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Posted: May 1, 2013

The Seattle Hook

By Raul A. Angulo

No survival story has affected me more than Black Sunday when six FDNY firefighters were forced to jump for their lives from the fourth floor of a burning apartment building on January 23, 2005. Two firefighters were killed in the fall, four were critically injured, and only one would return to full duty.

The Bronx fire occurred in an old four-story, ordinary construction apartment building. The fire started in a unit on floor three and extended up to floor four. These firefighters were sent to floor four for search and rescue and to check for extension. They encountered moderate smoke but no sign of fire.

(1) Most bunker pants cargo pockets can accommodate 50 feet
of 7.5-mm rope, a descender, and the Seattle Hook. Designating a
cargo pocket as self-rescue pocket keeps your bailout system ready to deploy.
(Photos by author.)

For some reason the attack line lost water so the exposure line on floor four was redirected back down to floor four. Firefighter Jeff Cool had the thermal imaging camera (TIC) and opened up a wall that was registering hot in the apartment directly above the fire unit. Fire immediately started coming through the hole and spread into the room. They called for another hoseline, but conditions turned ugly in seconds. Fire extended from floor to ceiling into the hallway and the apartment, trapping the firefighters on the fourth floor.

What should have been one apartment was illegally subdivided into multiple smaller units, creating a labyrinth of walls and rooms that hid their normal egress routes to the fire escape. The firefighters were forced to four separate windows. With the intense heat and flames, four firefighters rolled out and hoped for the best. Cool, who was with his partner, Firefighter Joe DiBernardo, had a personal rescue rope but no place to tie off. After a quick argument, they decided since Cool had a wife and kids, he would go first. DiBernardo stepped on the rope and wrapped it around his arm to belay Cool as he rappelled down, but Cool lost his grip and fell 40 feet to the pavement, breaking almost every bone in his body. DiBernardo tied the rope off to a window guard and tried to lower himself down, but the rope broke and he also fell, landing feet first and breaking every bone below his waist.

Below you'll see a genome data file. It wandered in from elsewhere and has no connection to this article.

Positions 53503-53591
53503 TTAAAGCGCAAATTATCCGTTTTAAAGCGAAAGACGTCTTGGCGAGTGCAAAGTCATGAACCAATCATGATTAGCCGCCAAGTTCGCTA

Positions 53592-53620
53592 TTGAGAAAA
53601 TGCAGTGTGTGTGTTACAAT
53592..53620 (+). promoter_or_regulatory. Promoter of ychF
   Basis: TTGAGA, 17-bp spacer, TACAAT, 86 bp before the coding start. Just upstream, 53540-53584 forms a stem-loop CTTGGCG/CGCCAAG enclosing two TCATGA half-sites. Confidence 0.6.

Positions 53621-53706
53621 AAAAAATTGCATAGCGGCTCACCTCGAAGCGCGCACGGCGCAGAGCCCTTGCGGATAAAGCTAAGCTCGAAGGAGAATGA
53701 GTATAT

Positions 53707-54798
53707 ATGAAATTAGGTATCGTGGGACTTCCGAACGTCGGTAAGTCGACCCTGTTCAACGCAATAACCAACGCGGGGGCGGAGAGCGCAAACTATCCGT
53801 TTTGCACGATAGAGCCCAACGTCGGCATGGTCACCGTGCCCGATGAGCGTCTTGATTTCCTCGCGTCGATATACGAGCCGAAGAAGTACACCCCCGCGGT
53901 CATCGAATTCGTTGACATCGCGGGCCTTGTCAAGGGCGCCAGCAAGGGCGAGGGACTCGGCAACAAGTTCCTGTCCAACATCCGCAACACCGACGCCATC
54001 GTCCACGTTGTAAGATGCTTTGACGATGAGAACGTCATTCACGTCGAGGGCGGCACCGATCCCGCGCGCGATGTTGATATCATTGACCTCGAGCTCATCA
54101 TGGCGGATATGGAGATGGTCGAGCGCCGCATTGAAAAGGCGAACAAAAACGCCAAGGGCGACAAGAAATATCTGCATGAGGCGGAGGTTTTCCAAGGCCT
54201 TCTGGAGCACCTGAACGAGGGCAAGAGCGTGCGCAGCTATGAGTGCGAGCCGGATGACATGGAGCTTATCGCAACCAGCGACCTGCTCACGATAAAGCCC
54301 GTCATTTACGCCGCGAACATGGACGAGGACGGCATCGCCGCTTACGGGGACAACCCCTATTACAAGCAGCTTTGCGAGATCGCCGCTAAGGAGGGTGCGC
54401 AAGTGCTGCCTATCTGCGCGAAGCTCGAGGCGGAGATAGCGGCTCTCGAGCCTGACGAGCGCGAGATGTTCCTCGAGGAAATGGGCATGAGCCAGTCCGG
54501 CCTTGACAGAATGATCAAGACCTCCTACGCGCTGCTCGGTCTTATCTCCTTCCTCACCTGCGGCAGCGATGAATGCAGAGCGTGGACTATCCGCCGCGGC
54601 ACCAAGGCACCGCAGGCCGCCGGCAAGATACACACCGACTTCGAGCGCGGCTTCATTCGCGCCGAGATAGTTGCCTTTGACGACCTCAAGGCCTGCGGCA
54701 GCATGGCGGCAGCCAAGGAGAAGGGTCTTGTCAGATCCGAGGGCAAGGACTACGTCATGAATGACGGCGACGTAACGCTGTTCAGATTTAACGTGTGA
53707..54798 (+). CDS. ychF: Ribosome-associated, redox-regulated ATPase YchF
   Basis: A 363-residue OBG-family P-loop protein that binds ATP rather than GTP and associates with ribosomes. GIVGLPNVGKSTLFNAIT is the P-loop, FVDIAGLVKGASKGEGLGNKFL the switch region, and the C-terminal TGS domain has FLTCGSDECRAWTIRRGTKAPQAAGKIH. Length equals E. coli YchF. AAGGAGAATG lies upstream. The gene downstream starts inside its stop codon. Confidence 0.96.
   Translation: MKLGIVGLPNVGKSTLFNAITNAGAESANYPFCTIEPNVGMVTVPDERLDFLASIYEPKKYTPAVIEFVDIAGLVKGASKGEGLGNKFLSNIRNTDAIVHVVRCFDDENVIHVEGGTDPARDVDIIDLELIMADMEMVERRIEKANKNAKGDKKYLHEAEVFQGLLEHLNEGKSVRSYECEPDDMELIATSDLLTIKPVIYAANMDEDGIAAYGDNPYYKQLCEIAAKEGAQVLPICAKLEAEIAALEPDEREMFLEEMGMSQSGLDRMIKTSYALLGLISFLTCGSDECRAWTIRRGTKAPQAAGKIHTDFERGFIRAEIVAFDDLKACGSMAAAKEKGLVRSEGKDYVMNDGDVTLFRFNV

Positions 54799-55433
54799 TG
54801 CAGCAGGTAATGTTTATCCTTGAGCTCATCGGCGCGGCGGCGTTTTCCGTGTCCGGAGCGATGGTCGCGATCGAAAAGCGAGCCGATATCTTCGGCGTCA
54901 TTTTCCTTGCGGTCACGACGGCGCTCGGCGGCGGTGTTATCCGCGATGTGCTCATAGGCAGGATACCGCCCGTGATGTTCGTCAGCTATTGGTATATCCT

Cool, though severely injured, fell only 40 feet at grade level. Because there was a basement and a below-grade walkway on the C side of this building, it added an extra 10 feet to that side. Unfortunately, five firefighters fell in this space, making it a 50-foot fall that killed Lieutenants Curtis Meyran and John Bellew and severely injured Firefighters Eugene Stolowski and Brendan Cawley. DiBernardo died in 2011 from long-lasting complications of the injuries he sustained on Black Sunday. His death was finally ruled to be in the line of duty.

(2) If your bunker pants don't have a built-in harness, you can
assemble or purchase a class 1 harness and lay it over your inside
liners and boots. As you step into your boots, you're stepping into
your harness without disturbing the integrity of your bunker gear.
With one carabiner, you can clip your harness into your descender,
which is connected to your hook. Your system is ready to deploy.

Personal Escape Systems

I saw the four survivors give their gut-wrenching presentation at the Fire Department Instructors Conference (FDIC). I remember feeling physically ill as they explained in detail the fall,

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Posted: May 1, 2013

The Future Ain't What It Used To Be

By Robert Tutterow

Warning-reading this column may be hazardous to your emotional state of mind.

Two recent events have provided information that takes many of us out of our comfort zone in the way we attack fires and protect ourselves while doing it. The first event was the "2013 Kill the Flashover" (KTF) project at the South Carolina Fire Academy. The second event, two weeks later, was the 2013 F.I.E.R.O. Biennial Fire PPE Symposium in Raleigh, North Carolina. In this month's column, I will cover KTF and next month the PPE Symposium.

Changing Roles

KTF, under the leadership of Chief Joe Starnes, looks at fire behavior in a different way. KTF does not claim that fire behavior has changed. Rather, it shows that through understanding air track management, the fire behavior can be managed in a way that makes for much more effective and safer fire attack. The results of KTF perfectly dovetail with the recent findings in a series of live fire burns by Underwriters' Laboratories (UL).